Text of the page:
Hello colorful leaves, pumpkin-spiced everything, and cooler weather! Autumn has arrived, and I can’t stop thinking about making up a batch of hot apple cider and cozying up under a blanket to read a good book. These days, to make that happen, I have to invite my preschooler in under the blanket and read his books, not mine. It’s a different experience. No getting lost in another world for an hour or two by myself. Instead, it’s rapid fire reading of children’s books that we’ve read a hundred times. Of course, that’s okay. The contentment of being together is enough to make these moments special all on their own. I am content to be by his side as he explores new worlds through books. But, if you’re like me, you’re probably ready to read something new for a change. Here are a few fall-themed book suggestions to help you and your little one transition into the autumn season.
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The bright autumn leaves on the cover of Ask Meby Bernard Waber drew me right in. It’s a beautiful time of the year, even if it is turning colder. The color is starting to pop all over the Northeast. It’s the perfect time for leaf peeping and curling up on the couch with your favorite kid to read fall-themed books.
Written entirely as a dialogue between a young girl and her father, Ask Mepaints a gentle portrait of an energetic child exploring her own sense of self and the relationship she has with her father who patiently plays her game, giving her the space to verbalize her every like and love in the world.
When the girl says she likes geese, the father simply asks, “Geese in the sky? Or geese in the water?” I am partial to this passage because, like the little girl, I am a fan of geese both in the water and when they fly in the sky. Watching geese fly together always gives me a sense of gratitude and a sense of something bigger than me. This book reads like a list of all the great things the little girl loves about the world, and it is clear that her father is one of her favorites (along with ice cream!).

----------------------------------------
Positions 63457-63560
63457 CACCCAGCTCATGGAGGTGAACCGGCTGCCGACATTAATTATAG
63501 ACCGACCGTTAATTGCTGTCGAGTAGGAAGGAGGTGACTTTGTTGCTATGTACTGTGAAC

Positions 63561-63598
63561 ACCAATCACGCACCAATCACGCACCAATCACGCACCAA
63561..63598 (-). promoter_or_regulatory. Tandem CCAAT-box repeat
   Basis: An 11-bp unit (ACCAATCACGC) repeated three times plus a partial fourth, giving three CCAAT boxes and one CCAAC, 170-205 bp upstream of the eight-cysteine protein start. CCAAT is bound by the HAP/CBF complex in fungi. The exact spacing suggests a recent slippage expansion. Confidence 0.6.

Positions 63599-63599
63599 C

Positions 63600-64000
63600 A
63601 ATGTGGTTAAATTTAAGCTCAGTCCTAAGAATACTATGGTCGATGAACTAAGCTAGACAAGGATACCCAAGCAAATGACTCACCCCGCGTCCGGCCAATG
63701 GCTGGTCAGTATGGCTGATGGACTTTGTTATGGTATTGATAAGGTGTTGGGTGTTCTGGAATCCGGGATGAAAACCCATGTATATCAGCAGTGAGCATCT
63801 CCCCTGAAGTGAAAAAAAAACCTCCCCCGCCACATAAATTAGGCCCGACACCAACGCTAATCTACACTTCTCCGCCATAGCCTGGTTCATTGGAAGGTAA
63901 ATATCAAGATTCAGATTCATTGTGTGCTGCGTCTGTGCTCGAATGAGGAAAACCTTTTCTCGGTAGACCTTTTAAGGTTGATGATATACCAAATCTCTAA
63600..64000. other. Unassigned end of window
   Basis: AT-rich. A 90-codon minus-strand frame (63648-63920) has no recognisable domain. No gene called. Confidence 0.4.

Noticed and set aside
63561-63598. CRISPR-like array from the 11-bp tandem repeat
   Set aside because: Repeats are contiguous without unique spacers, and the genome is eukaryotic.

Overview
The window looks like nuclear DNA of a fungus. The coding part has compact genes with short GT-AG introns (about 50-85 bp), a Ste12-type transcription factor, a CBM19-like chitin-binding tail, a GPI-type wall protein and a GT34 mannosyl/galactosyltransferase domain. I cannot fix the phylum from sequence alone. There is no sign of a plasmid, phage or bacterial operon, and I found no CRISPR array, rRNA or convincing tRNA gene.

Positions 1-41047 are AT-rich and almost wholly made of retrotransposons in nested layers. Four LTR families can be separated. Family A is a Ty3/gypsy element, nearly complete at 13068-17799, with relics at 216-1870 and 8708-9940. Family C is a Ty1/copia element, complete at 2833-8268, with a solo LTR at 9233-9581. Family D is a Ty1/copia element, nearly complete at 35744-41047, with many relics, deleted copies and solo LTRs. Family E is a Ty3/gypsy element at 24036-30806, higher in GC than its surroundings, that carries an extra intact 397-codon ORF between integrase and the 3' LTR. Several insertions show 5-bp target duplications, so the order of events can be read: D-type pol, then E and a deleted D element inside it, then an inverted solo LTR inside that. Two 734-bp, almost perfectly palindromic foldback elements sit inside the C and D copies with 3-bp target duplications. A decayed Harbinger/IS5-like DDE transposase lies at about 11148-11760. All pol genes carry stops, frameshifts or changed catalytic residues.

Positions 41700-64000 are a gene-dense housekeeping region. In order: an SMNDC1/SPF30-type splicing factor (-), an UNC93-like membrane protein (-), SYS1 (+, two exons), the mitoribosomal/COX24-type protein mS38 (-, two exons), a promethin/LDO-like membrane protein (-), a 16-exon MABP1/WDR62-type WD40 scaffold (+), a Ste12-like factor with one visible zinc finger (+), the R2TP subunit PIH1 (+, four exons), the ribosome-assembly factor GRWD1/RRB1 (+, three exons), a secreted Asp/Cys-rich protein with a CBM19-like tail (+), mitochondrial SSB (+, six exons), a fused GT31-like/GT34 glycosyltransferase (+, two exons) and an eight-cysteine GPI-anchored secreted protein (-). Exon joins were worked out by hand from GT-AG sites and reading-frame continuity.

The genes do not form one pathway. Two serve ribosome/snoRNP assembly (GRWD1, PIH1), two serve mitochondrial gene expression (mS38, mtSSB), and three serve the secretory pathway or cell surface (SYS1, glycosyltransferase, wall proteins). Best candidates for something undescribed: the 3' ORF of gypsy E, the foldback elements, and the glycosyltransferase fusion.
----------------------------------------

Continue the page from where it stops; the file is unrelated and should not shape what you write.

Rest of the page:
There is no attribution to the dialogue, but the father’s words are written in purple to distinguish them from his daughters. It requires you to make voice changes when reading the book aloud. It would be hard to follow the story without them.
Suzy Lee’s illustrations match the innocent voice of the child, further bringing you into the world of the girl as she strolls along with her father on a lovely autumn day.
It’s likely that any child you read this to will want to tell you about all of the things they love, so be prepared!
FTC Required Disclosure: This blog features Amazon Associate links, including linked images. Purchases made through these affiliate links will result in a my receiving a small commission. This applies to all products purchased at Amazon through the link, regardless of whether or not I’ve mentioned the product on this blog. All reviews are my own opinion. I am not paid in any other form to write reviews.